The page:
Chuvalo: A Fighter’s Life, The Story Of Boxing’s Last Gladiator
By George Chuvalo with Murray Greig
George Chuvalo’s claim to fame has always been his ability to take a punch. In 93 career professional bouts, the former Canadian heavyweight champion was never knocked down. But as the 76-year-old writes in his autobiography, life outside the ring laid him flat more than once. Three of Chuvalo’s sons descended into heroin addiction, and died—two from overdoses, one from suicide—over a 10-year period in the 1980s and 1990s. And four days after the funeral of the third, Chuvalo’s first wife, Lynne, took a fatal dose of barbiturates. “I looked for love and couldn’t find any,” read the suicide note she scrawled on the back of a grocery list.
It’s the agony that has defined the former boxer’s life for the past two decades, as he travels around North America giving anti-drug presentations to schools and youth groups. And he doesn’t shy away from sharing the ugly details—as well as some lapses of his own over the years that paint him in a less than flattering light.
That being said, A Fighter’s Life is mostly that: an exhaustive chronicle of his boxing career. Chuvalo fought often over his 21 years as a pro—two or three times a month at his height. Mostly against long-forgotten heavyweights. But the details of his bouts against the likes of Floyd Patterson, George Foreman, and Joe Frazier remain compelling. And the two times he went the distance with Muhammad Ali are part of the sport’s rich history. After their first 15-round tussle in Toronto in 1965, Chuvalo and his wife went out dancing, while the winning Ali spent the night in hospital, peeing blood.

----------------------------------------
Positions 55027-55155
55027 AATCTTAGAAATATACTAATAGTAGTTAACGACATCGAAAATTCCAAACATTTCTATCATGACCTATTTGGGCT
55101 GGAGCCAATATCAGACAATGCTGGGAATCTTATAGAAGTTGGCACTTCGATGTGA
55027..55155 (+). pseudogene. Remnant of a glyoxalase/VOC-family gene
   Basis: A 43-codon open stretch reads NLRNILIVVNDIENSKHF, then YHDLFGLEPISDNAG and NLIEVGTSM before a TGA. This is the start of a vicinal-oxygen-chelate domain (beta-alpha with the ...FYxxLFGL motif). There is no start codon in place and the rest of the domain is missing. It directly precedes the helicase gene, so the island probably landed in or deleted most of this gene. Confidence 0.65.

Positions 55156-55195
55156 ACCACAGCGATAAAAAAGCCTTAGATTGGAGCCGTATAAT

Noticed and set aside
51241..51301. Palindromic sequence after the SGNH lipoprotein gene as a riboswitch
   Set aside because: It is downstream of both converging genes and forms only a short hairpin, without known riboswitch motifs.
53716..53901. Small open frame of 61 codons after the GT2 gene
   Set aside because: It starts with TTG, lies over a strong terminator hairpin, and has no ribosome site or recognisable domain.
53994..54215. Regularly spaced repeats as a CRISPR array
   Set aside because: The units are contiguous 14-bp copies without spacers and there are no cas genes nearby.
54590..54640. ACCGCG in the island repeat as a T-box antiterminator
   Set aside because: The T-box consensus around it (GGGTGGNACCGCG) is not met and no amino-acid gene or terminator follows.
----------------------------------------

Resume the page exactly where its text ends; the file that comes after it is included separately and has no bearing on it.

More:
Like so many boxers, Chuvalo’s story is a hard-luck one. In his telling, he frequently got robbed by the refs and the promoters. And his biggest payday—$65,000 for the second Ali fight—was chickenfeed compared to today’s multi-million-dollar purses. The sections dedicated to his hardscrabble childhood in Toronto’s Junction neighbourhood, and his nightmare life after he stepped away from the ring, are the most compelling reading. Proof that Chuvalo’s outsized capacity to absorb punishment came early, and continues to this day.
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